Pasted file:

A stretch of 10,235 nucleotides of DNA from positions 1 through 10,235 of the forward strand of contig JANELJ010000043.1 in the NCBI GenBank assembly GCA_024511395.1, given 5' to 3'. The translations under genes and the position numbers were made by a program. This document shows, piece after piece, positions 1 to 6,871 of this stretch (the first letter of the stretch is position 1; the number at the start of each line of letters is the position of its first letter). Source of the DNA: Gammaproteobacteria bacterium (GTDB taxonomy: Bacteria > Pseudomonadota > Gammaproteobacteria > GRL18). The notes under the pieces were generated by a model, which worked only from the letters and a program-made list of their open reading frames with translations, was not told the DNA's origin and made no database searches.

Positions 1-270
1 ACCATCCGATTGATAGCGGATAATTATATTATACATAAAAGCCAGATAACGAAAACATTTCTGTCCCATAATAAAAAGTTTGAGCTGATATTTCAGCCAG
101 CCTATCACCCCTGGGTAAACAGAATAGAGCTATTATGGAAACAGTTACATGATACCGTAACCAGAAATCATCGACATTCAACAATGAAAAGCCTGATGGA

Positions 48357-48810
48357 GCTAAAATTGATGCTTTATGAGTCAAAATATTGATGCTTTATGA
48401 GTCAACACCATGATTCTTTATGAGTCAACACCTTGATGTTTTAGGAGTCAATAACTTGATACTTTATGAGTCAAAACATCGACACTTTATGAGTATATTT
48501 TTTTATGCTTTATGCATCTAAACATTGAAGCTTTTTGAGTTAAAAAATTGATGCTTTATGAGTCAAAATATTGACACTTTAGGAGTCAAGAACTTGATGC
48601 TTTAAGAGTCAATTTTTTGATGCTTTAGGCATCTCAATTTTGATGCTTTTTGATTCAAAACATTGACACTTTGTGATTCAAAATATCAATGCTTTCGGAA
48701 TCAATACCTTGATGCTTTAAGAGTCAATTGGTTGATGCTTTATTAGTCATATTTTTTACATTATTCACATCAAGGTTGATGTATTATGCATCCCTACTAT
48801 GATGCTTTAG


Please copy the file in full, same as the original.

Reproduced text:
A stretch of 10,235 nucleotides of DNA from positions 1 through 10,235 of the forward strand of contig JANELJ010000043.1 in the NCBI GenBank assembly GCA_024511395.1, given 5' to 3'. The translations under genes and the position numbers were made by a program. This document shows, piece after piece, positions 1 to 6,871 of this stretch (the first letter of the stretch is position 1; the number at the start of each line of letters is the position of its first letter). Source of the DNA: Gammaproteobacteria bacterium (GTDB taxonomy: Bacteria > Pseudomonadota > Gammaproteobacteria > GRL18). The notes under the pieces were generated by a model, which worked only from the letters and a program-made list of their open reading frames with translations, was not told the DNA's origin and made no database searches.

Positions 1-270
1 ACCATCCGATTGATAGCGGATAATTATATTATACATAAAAGCCAGATAACGAAAACATTTCTGTCCCATAATAAAAAGTTTGAGCTGATATTTCAGCCAG
101 CCTATCACCCCTGGGTAAACAGAATAGAGCTATTATGGAAACAGTTACATGATACCGTAACCAGAAATCATCGACATTCAACAATGAAAAGCCTGATGGA

Positions 48357-48810
48357 GCTAAAATTGATGCTTTATGAGTCAAAATATTGATGCTTTATGA
48401 GTCAACACCATGATTCTTTATGAGTCAACACCTTGATGTTTTAGGAGTCAATAACTTGATACTTTATGAGTCAAAACATCGACACTTTATGAGTATATTT
48501 TTTTATGCTTTATGCATCTAAACATTGAAGCTTTTTGAGTTAAAAAATTGATGCTTTATGAGTCAAAATATTGACACTTTAGGAGTCAAGAACTTGATGC
48601 TTTAAGAGTCAATTTTTTGATGCTTTAGGCATCTCAATTTTGATGCTTTTTGATTCAAAACATTGACACTTTGTGATTCAAAATATCAATGCTTTCGGAA
48701 TCAATACCTTGATGCTTTAAGAGTCAATTGGTTGATGCTTTATTAGTCATATTTTTTACATTATTCACATCAAGGTTGATGTATTATGCATCCCTACTAT
48801 GATGCTTTAG